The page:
Monday, August 12, 2013

Maria Shields, Davisonville Marathoner

Interview by Amanda Long
This is how it all started: I started running maybe three or four miles around the neighborhood, just for fun, three or four times a week. My neighbor, who would run with me, said, “You’re marathon material.” I said the natural response to that: “No way, you’re crazy.” My first marathon was when I was 45. I was hooked. Since then, I’ve ran, oh, I don’t
even know, 30 marathons.
I run by goals. I do everything by goals. Right now, I’m looking at the windows behind you and thinking: This week, I have to wash those windows. I won’t stop thinking about those windows until they’re clean. I came to the United States [from Portugal] when I was 16. My mom put me to work: housekeeping work in a hospital. And I started thinking, I got to do something better than this. So from there, I go into medical record-keeping — a big step up. And then I went to work for an optometrist as an assistant, and that’s where I met my husband — goal, goal, goal. So being driven is part of who I am. So far, I’ve met all my goals.
I set a goal to run 50 miles when I turned 50. I did the JFK 50, and that went fantastic. Afterwards, I thought: Okay, I did that. I’ll go back to my normal running — well, normal for me — more marathons, back on the road. But I couldn’t stop thinking about the trails. The peace you have when you are running, the beauty you see. It’s everything. People who don’t run on trails don’t know what they’re missing. I don’t have kids. I’m retired, and my husband thinks I’m crazy but loves that I’m crazy about running and is so proud of me. So why not disappear into the woods?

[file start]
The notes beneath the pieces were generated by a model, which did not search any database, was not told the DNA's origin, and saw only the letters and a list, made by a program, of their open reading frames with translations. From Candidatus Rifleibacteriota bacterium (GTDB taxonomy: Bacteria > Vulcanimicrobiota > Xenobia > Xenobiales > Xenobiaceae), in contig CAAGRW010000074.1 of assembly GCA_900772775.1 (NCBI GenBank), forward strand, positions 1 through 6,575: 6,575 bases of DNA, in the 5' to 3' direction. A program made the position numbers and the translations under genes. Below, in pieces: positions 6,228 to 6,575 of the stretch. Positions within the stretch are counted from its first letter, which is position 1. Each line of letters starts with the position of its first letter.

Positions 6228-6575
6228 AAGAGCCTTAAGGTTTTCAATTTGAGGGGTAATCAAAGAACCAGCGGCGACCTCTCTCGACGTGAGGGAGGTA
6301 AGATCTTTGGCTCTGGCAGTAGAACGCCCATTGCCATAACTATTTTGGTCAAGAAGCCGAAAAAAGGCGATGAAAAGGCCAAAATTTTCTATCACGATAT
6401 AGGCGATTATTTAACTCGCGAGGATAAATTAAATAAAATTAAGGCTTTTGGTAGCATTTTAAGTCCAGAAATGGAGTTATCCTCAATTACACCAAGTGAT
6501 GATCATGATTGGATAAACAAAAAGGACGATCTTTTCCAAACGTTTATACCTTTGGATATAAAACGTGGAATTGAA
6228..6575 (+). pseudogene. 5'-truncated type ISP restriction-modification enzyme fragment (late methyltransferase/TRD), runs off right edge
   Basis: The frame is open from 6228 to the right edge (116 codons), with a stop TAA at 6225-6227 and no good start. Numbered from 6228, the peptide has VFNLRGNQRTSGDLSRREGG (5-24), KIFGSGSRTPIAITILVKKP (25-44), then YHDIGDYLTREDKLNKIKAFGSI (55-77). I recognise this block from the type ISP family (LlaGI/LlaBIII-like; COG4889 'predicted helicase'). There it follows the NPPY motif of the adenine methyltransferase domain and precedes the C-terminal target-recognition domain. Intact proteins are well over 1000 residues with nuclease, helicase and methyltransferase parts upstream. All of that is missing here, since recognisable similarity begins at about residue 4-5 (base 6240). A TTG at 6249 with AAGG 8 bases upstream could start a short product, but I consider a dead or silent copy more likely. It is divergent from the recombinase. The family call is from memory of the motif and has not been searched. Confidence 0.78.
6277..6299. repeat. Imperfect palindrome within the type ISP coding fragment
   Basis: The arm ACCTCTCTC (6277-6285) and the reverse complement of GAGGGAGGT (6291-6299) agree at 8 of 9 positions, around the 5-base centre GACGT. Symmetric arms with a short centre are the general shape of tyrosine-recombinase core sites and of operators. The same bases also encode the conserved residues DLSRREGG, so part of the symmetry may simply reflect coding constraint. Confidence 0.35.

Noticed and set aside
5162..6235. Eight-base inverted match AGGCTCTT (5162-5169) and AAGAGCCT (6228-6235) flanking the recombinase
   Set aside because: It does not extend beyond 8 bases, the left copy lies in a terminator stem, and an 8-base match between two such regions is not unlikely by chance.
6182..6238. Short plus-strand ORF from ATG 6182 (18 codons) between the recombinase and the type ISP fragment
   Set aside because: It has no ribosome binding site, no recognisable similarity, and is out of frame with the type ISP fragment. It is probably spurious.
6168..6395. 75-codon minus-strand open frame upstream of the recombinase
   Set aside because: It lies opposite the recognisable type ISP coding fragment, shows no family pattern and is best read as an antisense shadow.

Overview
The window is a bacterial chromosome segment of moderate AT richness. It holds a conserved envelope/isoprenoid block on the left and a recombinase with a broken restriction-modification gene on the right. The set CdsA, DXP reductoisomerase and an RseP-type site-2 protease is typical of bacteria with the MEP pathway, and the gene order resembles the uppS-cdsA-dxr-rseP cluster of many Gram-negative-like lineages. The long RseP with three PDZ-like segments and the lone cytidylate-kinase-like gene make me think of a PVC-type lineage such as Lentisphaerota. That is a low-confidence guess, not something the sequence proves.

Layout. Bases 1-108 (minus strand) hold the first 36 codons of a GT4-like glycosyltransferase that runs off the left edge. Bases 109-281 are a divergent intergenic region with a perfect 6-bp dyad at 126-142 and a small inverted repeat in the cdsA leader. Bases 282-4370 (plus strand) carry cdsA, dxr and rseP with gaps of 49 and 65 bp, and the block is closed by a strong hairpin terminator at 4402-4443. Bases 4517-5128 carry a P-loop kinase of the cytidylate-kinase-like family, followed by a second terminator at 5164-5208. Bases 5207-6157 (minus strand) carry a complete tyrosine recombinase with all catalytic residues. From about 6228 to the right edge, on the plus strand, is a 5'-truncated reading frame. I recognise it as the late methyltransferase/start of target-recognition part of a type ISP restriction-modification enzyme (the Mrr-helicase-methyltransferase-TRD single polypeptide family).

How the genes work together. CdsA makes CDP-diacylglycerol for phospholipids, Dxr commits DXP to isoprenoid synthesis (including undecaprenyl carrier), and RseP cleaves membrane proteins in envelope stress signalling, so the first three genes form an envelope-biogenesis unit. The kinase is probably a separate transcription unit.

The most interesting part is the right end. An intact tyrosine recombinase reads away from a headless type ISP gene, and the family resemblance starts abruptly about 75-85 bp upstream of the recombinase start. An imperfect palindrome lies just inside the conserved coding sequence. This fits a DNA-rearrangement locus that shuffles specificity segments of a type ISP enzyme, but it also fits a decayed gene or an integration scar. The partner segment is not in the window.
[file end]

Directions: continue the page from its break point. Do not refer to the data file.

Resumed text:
My goal for the first 100-miler was to do it. My goal for the next one was to break the record, in my age group, of 22:15. When I realized I was on pace to break the record, I set a new goal for myself and ran it in 21:32. I was 35th overall of 263 people! During this last 100-miler, I just ran the way I felt, and I felt great. People tell me that I never stopped smiling.
This was never my big plan, but now it’s my passion. Running came into my life when I needed it. Here’s the thing: It doesn’t take me away from my life; it’s part of it. I have an amazing ability to focus and compartmentalize. Four days after my race, my husband went into the hospital for open-heart surgery. I was there 24-7. I’m very devoted to him. My focus was my husband. I didn’t run for three weeks. I never thought: I should be running.I knew it would be there when I came back. And I always come back.

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